Wednesday, February 17, 2010

What we do when it snows


I don’t know where you live, but around here, four inches of snow is a big deal.

Schools closed at noon for the 5 p.m. predicted “blizzard” last Friday, which dumped the most amount of snow I’ve ever seen onto the ground.

It even lasted until the next morning before quickly melting in the hot South Carolina sun. It was the most amount of snowfall in the area since 1989.

Everyone was in a controlled state of panic on Friday leading up to the predicted snowfall.

Our news staff sent out emails to each other about which “snow” shots to get around town for the next edition's front page. Good shots were to be of the snowfall in familiar places that people could make comparisons to.
Snow at town hall!
Snow on the golf course!

Government offices shut down early Friday, the state highway patrol sent out “winter driving tips” to the media including, “reduce your speed” and “make sure wipers are working.”

“Snow!!!” my friend texted at nightfall. “Look outside!”

I had known all about the snow by then. I had driven through it from my way home from work, which was a very weird experience and a little bit scary.

I found it hard to concentrate on the road when there were solid projectiles coming at the windshield. I wanted to focus on the little snowflakes hitting the windshield, not the road ahead.
Even with the wipers on the fastest they could go, and my glasses firmly on my face, I remember having to consciously tell myself to look through the snow to see the road, which was an adjustment.

I made it home right before the “heavy” snow fell, blanketing the whole city in white.

“Do you want to go to the beach to take pictures in the snow?” one friend asked. Snow at the beach??? How crazy is that!
“TOTALLY!” I exclaimed, blatantly ignoring the county’s advice to residents and “not venture out unless absolutely necessary.”

“So what is everyone wearing?” I asked as I piled into the warm, stuffy car.

“Long johns, jeans, chef pants a hoodie and a coat,” the fellow rear passenger said. It was a crisp 29 degrees Fahrenheit.
I wore that same amount of layers, too, only I added wool socks, gloves and a hat with earflaps.

On the way to the beach, we excitedly rolled down our windows and snapped pictures of snow on the trees, roofs, cars— even the road that had impressive clumps of snow built up on it.

Ohhhh wintry!!!

“Don’t worry, I lived in Okalahoma,” the driver said when asked if he was OK driving in the snow.

“Oh, does it snow in Okalahoma?” I asked.
Everyone but me laughed aloud, yes, of course, silly Jenny from New Orleans doesn’t know anything about snow. Which is true.

“Sometimes in Okalahoma we have to put flags on car hoods so the people clearing the roads know there’s a car there!” the driver said.
My eyes widened at the thought, and I imagined the scene as if it were in a movie.
“That would blow my mind,” I said.

There was no snowfall on the beach and we quickly remembered that the beach is generally warmer than the rest of the area.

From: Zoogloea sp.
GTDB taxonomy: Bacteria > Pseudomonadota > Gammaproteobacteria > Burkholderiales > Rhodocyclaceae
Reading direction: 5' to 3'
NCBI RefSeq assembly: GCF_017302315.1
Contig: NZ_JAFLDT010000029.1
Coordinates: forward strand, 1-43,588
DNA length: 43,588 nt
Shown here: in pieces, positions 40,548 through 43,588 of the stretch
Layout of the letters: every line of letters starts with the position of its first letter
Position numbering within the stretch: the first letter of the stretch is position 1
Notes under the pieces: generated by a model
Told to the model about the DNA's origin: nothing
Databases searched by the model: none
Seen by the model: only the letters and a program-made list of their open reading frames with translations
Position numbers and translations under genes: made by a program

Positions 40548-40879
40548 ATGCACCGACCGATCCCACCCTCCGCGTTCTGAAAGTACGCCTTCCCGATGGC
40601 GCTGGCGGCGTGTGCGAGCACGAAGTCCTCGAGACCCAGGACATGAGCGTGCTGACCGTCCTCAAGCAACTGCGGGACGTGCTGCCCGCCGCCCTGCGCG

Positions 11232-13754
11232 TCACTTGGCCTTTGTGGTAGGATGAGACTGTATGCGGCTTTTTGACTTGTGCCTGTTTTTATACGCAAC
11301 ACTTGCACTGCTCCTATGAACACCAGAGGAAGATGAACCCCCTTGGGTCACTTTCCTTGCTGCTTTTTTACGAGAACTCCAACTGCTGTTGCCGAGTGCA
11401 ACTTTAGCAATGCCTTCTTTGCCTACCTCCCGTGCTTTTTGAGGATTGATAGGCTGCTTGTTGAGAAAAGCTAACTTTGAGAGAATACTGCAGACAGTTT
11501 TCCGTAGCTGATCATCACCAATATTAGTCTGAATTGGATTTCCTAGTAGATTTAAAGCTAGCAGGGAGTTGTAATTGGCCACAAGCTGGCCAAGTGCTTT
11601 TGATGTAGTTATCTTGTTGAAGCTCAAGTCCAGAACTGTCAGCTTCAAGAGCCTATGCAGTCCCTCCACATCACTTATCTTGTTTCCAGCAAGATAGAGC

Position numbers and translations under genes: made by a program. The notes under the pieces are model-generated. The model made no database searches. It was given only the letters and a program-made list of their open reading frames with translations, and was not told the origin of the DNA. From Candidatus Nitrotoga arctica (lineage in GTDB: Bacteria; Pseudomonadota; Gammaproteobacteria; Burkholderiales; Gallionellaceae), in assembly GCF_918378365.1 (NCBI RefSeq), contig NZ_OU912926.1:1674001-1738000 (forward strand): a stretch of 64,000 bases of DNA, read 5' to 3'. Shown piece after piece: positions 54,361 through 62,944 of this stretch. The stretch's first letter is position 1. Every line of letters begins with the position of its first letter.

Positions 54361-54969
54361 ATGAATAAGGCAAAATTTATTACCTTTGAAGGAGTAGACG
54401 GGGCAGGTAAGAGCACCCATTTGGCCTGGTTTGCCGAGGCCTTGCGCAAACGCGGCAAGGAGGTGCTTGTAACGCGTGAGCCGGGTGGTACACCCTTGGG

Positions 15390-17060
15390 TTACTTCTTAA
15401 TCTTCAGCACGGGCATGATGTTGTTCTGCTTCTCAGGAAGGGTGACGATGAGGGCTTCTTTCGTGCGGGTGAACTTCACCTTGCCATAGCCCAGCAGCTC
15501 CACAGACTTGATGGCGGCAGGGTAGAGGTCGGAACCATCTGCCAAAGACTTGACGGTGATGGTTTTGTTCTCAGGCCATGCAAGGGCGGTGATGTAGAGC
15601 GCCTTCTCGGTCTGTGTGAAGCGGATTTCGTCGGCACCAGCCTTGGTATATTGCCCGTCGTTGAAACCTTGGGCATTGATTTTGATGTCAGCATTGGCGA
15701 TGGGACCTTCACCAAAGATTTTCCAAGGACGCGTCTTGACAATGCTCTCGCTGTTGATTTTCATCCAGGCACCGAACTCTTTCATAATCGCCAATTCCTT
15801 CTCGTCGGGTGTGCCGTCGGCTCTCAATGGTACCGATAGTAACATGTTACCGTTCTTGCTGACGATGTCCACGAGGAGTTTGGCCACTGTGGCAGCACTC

Our faces fell as we crept closer to the coast and the snowfall turned to a wintry mix of sleet and rain. Rain is boring.

“Well, we’re not going to go take pictures of the beach in the rain,” the driver’s sister said from the front seat. “Let’s go get drinks!”

We went to the lodgy-est bar we could think of, which happened to be nearby and wood-paneled with a stuffed deer head inside. We threw snowballs at each other in the large, normally grassy patch out front. It felt like Christmas.

Watch out!!

The snow melted quickly the next day, although we were able to marvel at snow in the daylight, a first for me in the nearly ten years I have lived in South Carolina.

Hidy-ho neighbors!!!

Despite it leaving as quickly as it came, the snowfall remained the topic of conversation through the weekend.
"A RARE SNOW HITS our paper wrote on the front page, with pictures of well-known streets covered with a frosty blanket and children sledding (where did they get a sled??) down a small hill.

Even though it was less than five inches of snow, it became a memorable event for the people in this part of the state.

“Can you believe that snow?" People asked each other all weekend. “Did you make a snowman? Did you have to drive in it??”

Next year, no doubt, people will bring up file footage of the snowfall, photos of the cars at the car dealership all covered in snow (a pretty common shot by the local TV station).
“Remember when it snowed last winter?” people will ask. “The snowfall of 2010!”

I know that millions around the country — and world —experience many unmemorable five-inch snowfalls in February and scoff at our enthusiasm and wide-eyed wonder.

“I think it's pretty cute when all my Southern friends get excited for snow,” one Facebook friend up north wrote.

“Prepping for Snowmaggedon, round 2,” another wrote from Maryland.

Our snowfall certainly wasn’t snowmaggedon, but it was certainly a different forecast for us in the south, and worth remembering.

A New Orleans friend, who now lives in North Carolina, put the phenomenon into perspective: “It's the same here!” he said. “What kind of Mardi Gras weekend is this?”

Who dat!!-Jenny

1 comment:

  1. I am the author of "Prepping for Snowmaggedon, round 2." *takes a bow*

    The snow in SC would have freaked me out, Miss Jenny! Because,'s SC. But the mountains of snow that probably aren't going to melt until May around Annapolis, Baltimore and D.C. just look foreboding. Scary!


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